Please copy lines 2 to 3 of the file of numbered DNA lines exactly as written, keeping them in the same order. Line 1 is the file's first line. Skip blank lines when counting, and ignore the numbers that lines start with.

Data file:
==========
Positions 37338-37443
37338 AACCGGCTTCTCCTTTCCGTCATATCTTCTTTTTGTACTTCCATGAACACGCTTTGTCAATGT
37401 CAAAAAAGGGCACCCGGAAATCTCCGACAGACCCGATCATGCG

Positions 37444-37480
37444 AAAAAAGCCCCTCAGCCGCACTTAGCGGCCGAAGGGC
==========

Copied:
37338 AACCGGCTTCTCCTTTCCGTCATATCTTCTTTTTGTACTTCCATGAACACGCTTTGTCAATGT
37401 CAAAAAAGGGCACCCGGAAATCTCCGACAGACCCGATCATGCG